In UHERO’s recent sample, landlords said about 2% of families were 60-plus days delinquent on a normal pre-COVID,” and this previous month, the statistical metric increased to 5% of families that haven’t paid by Sept. 15.

The state has about 1,700 formal evictions each year, which aligns with other data seen in terms of monthly evictions pre-COVID.

According to Garboden, eviction is harder to quantify because renters do what they can in their power to avoid it.

There are still a significant amount of improvements that need to be done in order to obtain more concrete data regarding evictions.

“Lots of families walk away before being evicted. Some take “cash for keys,” Garboden said. “We desperately need to invest in a good data infrastructure. Things like our survey are useful, but getting good coverage of hard-to-reach populations takes both time and money.”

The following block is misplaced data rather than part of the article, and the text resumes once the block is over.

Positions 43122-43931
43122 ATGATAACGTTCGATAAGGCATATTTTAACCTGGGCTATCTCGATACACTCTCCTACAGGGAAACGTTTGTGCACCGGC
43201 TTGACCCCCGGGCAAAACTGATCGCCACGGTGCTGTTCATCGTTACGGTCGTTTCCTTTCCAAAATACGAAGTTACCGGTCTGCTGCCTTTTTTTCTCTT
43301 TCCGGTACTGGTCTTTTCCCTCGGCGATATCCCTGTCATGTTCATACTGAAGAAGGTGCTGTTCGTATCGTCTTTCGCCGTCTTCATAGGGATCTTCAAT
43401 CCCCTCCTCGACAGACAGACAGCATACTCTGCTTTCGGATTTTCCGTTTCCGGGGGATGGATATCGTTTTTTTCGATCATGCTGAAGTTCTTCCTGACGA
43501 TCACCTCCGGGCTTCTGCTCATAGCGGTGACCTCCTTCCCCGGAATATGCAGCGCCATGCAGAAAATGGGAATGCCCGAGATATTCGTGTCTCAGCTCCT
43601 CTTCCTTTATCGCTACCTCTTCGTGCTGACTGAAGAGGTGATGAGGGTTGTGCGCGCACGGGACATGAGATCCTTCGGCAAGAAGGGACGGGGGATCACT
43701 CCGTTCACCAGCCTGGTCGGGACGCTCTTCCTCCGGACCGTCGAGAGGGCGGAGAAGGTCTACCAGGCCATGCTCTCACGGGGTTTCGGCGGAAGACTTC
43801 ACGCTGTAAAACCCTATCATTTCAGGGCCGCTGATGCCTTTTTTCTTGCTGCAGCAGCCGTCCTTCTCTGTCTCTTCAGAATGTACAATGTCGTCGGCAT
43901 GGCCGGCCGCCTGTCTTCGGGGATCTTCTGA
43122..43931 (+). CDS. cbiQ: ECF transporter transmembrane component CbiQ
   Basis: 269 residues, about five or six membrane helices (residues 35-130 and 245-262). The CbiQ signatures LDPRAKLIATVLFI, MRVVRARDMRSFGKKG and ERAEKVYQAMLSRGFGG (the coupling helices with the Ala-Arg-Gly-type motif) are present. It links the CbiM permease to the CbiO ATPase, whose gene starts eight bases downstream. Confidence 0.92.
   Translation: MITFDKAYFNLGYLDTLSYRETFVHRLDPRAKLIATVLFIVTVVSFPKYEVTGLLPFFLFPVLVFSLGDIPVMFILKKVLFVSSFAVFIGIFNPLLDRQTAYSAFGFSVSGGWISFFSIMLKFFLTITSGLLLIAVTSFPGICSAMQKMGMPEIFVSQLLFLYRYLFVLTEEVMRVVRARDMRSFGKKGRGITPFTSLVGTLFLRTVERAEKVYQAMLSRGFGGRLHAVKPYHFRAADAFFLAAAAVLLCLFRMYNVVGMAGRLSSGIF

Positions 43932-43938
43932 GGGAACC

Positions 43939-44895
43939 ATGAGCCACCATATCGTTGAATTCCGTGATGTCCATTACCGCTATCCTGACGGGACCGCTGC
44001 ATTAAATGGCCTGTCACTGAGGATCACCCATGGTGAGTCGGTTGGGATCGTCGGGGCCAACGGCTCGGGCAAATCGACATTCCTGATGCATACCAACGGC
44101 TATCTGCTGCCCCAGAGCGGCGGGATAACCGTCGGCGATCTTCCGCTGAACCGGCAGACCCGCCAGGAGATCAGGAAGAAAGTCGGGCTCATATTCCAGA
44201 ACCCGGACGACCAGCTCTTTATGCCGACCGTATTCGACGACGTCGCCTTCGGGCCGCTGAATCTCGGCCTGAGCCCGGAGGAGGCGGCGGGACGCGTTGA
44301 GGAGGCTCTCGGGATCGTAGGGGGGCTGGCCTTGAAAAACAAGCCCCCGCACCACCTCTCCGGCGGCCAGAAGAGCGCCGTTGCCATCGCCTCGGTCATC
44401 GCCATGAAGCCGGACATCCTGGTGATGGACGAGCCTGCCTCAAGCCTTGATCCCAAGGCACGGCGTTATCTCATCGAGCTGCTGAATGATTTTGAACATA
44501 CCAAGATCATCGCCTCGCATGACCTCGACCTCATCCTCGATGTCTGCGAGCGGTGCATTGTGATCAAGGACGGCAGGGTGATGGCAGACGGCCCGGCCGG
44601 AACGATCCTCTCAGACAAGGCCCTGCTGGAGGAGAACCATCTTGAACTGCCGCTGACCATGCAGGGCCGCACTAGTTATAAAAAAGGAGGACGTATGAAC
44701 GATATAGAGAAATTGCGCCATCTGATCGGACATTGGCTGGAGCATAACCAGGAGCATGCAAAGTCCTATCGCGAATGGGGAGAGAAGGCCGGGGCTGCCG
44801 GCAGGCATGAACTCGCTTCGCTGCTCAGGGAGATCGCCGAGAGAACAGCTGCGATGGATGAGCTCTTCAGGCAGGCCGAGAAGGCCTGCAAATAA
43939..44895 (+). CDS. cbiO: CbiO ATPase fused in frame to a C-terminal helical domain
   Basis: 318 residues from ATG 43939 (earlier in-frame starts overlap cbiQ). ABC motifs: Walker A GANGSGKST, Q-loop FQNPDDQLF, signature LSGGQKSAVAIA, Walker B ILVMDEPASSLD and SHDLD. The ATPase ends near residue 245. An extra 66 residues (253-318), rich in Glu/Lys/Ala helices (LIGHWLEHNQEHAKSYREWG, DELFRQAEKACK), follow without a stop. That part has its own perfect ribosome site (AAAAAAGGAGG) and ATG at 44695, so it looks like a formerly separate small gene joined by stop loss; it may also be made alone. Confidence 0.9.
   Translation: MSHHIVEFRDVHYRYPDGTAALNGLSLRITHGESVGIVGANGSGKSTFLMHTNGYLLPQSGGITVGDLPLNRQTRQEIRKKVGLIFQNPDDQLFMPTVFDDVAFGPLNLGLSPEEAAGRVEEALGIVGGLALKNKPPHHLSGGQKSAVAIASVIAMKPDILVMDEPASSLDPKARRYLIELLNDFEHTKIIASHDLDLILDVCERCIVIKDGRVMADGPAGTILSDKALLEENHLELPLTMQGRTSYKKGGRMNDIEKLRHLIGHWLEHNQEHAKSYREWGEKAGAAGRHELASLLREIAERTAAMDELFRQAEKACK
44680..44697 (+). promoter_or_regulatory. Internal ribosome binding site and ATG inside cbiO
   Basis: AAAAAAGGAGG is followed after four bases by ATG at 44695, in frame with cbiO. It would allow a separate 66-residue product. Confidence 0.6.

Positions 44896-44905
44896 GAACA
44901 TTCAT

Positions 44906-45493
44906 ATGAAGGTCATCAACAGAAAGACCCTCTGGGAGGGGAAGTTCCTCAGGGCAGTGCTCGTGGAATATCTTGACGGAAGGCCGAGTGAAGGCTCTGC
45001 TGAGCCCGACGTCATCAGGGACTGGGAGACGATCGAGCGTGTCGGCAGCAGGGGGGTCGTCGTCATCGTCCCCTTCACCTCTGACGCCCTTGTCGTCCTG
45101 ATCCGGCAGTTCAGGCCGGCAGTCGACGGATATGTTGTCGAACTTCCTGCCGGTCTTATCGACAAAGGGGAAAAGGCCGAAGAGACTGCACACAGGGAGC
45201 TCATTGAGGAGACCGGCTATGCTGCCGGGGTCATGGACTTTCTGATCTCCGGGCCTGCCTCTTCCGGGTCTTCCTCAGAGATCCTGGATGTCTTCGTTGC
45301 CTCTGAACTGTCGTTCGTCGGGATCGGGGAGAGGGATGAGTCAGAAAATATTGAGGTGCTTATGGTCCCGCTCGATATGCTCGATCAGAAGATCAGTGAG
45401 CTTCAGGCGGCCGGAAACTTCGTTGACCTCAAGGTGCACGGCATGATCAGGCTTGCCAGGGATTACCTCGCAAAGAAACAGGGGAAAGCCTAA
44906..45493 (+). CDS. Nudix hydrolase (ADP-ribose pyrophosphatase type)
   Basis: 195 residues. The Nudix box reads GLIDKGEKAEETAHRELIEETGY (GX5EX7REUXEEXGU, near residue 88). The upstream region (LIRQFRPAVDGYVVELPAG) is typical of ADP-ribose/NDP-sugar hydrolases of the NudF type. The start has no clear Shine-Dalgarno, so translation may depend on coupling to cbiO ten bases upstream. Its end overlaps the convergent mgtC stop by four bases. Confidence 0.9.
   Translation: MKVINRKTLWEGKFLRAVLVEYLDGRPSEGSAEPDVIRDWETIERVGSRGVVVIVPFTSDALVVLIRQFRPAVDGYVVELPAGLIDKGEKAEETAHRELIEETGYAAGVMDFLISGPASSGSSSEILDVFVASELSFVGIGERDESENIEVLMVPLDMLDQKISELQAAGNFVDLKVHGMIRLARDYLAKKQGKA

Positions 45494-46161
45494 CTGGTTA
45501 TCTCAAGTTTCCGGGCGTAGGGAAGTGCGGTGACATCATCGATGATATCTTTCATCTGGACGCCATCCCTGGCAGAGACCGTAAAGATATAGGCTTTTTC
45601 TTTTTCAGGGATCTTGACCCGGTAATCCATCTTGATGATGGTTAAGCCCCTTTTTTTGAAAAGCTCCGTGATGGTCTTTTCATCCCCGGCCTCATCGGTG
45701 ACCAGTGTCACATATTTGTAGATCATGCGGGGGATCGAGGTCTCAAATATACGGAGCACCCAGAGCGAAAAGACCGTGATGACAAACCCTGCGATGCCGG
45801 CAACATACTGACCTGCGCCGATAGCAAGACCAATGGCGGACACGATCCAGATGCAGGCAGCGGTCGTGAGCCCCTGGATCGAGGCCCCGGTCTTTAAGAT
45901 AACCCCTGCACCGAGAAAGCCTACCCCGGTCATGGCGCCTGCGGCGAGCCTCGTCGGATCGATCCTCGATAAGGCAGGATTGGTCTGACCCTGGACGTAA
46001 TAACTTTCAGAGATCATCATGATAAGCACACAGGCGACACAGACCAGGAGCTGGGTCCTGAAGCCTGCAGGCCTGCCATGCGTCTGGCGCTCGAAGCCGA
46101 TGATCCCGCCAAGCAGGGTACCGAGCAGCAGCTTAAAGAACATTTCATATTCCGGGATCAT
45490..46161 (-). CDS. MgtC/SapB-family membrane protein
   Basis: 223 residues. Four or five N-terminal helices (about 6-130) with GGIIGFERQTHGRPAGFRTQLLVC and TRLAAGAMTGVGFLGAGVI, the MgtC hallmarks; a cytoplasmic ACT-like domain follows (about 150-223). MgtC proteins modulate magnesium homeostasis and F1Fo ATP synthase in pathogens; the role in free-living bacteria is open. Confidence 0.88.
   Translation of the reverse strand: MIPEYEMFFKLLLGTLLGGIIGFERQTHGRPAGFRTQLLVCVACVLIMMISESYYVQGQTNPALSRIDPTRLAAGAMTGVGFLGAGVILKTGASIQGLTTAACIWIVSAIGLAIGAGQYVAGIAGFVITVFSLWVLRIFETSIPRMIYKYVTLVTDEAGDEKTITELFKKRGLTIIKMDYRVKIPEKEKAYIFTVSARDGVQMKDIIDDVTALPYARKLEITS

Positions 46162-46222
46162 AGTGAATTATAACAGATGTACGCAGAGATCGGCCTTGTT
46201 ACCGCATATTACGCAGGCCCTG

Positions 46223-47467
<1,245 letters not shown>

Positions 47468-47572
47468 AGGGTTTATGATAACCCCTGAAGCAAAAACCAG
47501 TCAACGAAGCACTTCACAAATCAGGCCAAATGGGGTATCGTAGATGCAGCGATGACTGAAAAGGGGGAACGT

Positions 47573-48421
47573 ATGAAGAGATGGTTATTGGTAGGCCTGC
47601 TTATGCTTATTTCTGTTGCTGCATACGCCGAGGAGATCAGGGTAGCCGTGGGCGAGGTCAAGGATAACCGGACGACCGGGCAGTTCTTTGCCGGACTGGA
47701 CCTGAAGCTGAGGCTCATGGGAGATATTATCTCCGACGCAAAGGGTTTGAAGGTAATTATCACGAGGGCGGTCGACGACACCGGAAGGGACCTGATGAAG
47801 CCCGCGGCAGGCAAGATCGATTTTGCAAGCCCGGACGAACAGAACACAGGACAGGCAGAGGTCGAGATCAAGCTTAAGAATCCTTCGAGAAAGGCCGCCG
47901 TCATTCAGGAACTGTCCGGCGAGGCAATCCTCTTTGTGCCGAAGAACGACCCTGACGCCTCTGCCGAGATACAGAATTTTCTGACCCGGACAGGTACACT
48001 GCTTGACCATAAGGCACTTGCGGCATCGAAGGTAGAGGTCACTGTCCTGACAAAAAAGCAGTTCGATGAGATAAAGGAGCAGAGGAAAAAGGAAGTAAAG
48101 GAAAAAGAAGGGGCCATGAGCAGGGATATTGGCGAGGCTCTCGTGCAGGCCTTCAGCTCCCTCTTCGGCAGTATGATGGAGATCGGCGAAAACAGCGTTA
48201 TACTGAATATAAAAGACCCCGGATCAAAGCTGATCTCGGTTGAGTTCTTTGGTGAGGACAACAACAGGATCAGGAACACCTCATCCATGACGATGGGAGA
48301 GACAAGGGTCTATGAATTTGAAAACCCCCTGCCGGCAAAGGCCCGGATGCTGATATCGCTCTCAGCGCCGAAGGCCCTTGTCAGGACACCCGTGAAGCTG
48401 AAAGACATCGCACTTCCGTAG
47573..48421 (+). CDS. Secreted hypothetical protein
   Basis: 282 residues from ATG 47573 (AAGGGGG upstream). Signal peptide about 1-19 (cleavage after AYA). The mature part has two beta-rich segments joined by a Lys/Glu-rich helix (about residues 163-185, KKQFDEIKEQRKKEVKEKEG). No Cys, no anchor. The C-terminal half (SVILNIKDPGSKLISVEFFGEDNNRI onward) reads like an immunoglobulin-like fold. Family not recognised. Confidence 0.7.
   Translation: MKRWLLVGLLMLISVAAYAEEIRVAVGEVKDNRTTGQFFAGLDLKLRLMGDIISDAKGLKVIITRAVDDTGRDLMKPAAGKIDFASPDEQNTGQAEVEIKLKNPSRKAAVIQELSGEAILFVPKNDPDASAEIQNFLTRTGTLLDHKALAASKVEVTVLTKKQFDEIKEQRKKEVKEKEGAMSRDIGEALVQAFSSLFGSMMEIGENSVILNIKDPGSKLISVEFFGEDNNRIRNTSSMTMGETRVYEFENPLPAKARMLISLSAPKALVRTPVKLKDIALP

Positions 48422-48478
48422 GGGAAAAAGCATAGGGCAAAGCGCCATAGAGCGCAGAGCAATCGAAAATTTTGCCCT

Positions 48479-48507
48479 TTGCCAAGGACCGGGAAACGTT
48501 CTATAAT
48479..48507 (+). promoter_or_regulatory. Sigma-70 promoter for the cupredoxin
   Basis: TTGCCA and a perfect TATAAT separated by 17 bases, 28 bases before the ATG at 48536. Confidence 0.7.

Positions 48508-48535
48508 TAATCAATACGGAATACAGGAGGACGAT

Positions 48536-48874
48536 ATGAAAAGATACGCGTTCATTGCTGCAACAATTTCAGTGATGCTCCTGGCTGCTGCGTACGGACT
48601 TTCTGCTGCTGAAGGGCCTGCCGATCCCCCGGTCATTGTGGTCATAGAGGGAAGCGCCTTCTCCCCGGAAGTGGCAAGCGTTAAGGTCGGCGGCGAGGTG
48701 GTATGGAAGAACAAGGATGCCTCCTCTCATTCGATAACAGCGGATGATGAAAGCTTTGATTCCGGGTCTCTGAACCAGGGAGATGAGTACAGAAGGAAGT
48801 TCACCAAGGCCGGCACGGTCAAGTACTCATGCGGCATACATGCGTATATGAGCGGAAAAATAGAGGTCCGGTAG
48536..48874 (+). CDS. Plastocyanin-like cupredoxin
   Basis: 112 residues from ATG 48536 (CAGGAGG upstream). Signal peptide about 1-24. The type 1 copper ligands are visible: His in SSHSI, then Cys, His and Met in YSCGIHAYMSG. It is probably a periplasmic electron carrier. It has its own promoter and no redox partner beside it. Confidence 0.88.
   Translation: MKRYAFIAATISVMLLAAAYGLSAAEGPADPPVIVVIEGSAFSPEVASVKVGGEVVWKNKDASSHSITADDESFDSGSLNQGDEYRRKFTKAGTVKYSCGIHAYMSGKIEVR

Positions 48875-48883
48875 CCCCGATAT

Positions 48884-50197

Transient question

Just as it is hard to quantify those who get evicted, it is also difficult to measure people who are in a transient phase between homelessness and eviction.

“There is a gap between eviction and homelessness, and we just don’t have the data to know what options people have if they lose their housing,” Garboden said. “With the UI (unemployment insurance) plus up, the rent relief and the moratorium, we wouldn’t expect to see big jumps until Jan. 1. After that, it’s hard to envision a system where it doesn’t matter.”

“We encourage anyone facing financial hardship to seek rental and mortgage assistance while it is available,” Roversi said. “These funds are first-come-first-served. Folks cannot get help if they do not bother to apply.”

Anyone interested in obtaining more information on rental assistance, renters and homeowners can go to


Jason Blasco, reporter, can be reached at 245-0437 or

  1. randy kansas October 11, 2020 5:13 pm Reply

    we stopped renting our small ohana, because its too hard to get rid of people that refuse pay their bills;

    the state/county does not support property owners, which results in less rentals on the market;

    not worth the hassle;